Introduce it immediately
It is absurd not to allow a permanent presence of video referees. Allowing a blatant missed or mistaken call from the umpire ruins the fun in a sports competition and undermines the credibility of a professional baseball game. MLB was the last of the four major North American professional sports leagues to implement the instant replay review system. Baseball Commissioner Allan H. (Bud) Selig refused to have digital referees to challenge the traditional role of umpires for many years. After a feasibility study led by baseball legends Joe Torre and Tony La Russa, 30 Major League Baseball clubs and umpires’ associations unanimously agreed to the broad use of instant replays and displays of replays on the ballpark scoreboard starting from the 2014 season.
American umpires are notoriously hard-nosed. They do not tolerate challenges even to obviously wrong calls and rarely reverse their decisions. Kicking dirt and shouting in umpires’ faces were regular scenes at U.S. ball fields. But umpires dig in their heels and kick out complaining players and coaches. Those days are ending. With high-definition hindsight available, umpires inevitably have to give into reasonable conclusions after such irrefutable evidence is presented. Fans and players cannot be happier.
We, too, must employ this system, hopefully from the July 18 All-Star match. If questionable calls continue to ruin the sport, baseball could lose the confidence of the public. How can a sport expect to expand its fan base if most audience members question the results of a game?
Of course we cannot expect to equip our stadiums with cameras that allow high-definition monitoring from every different angle like in America. First, we can’t afford them, and second our stadiums are not big enough to house so many cameras. For now we should be content with live footage from TV cameras. MLB also refers to both its own fixed cameras and broadcasting cameras for accuracy. Disputed plays may not be 100 percent cleared. But we can be content with correcting mistakes that are clear from TV telecasts.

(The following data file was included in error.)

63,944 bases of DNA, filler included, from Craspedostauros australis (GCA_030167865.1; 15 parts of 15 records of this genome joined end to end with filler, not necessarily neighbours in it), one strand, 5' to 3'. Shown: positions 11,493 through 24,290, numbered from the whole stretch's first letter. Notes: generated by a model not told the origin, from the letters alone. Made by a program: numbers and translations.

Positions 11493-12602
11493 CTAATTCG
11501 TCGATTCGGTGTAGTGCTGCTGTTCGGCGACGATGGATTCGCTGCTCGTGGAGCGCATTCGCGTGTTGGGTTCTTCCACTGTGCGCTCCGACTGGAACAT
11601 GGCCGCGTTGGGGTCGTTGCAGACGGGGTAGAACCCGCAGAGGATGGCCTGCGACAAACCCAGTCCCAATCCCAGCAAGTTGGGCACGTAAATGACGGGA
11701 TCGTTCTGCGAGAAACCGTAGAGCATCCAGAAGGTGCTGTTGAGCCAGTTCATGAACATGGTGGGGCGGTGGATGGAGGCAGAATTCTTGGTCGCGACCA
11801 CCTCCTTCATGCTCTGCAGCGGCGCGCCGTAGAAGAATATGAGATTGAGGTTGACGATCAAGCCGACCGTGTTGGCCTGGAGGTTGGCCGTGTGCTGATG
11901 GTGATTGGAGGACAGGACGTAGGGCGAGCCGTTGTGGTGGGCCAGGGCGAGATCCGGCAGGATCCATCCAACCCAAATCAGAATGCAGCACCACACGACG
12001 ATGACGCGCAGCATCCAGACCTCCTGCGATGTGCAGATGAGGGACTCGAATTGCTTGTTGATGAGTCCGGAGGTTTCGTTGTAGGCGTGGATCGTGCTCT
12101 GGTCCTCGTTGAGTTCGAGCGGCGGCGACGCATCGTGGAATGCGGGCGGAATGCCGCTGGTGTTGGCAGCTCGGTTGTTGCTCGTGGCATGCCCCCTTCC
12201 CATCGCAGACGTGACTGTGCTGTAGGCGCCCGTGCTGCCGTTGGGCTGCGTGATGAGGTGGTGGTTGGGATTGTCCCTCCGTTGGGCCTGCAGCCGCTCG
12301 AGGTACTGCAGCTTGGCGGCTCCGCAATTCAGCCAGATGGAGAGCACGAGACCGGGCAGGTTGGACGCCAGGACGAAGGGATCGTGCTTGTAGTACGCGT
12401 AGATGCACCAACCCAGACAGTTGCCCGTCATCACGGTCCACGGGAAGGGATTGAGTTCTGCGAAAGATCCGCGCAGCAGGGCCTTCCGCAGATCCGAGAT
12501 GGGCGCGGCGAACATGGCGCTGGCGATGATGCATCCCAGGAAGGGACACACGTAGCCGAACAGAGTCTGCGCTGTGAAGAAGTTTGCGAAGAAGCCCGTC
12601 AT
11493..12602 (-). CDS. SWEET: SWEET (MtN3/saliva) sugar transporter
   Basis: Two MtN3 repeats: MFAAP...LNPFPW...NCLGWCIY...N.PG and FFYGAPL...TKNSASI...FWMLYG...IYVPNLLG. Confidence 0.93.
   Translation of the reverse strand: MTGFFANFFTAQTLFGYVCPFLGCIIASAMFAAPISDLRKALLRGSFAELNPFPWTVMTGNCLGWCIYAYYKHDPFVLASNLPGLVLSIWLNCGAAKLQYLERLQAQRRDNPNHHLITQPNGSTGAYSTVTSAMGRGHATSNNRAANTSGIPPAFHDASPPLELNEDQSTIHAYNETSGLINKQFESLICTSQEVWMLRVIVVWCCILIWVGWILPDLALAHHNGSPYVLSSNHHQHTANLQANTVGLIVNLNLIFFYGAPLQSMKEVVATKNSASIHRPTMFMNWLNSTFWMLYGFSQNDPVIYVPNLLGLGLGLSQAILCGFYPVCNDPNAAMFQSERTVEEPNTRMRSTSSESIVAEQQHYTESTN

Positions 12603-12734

In the United States, all instant replay reviews are examined by an umpire stationed at the Replay Command Center in New York. Upon a review request, field umpires confer with their control tower in New York. Of course we cannot dream of a multimillion-dollar video room and system like in the United States. Why should we anyway? Domestic umpires are now more open to video reference. A human eye can only discern 10 to 12 frames per second. There is no shame in acknowledging limitations to human capacity and seek technological help for better judgments. Umpires are rarely criticized for mistakes when they are required to overturn their decisions upon a video assessment.
Replay reviews and overturned calls have brought new fun to watching ball games in the United States. It takes about two minutes for officials to come to a decision. The break does interrupt the flow, and it is preferable to an unpleasant scene of shouts between the manager and umpire. Thanks to technology, human errors are no longer part of the game. The system has helped ease collisions between clubs and umpires. Video helps to protect umpires on the field by building confidence in them. Nearly half of the games until this season finished without one challenge.
If we are set on it, we should act immediately. If we drag our feet, it may be too late because our fans may not be that patient.
Translation by the Korea JoongAng Daily staff.
*The author is a commentator on MBC Sports Plus.
By Song Jae-woo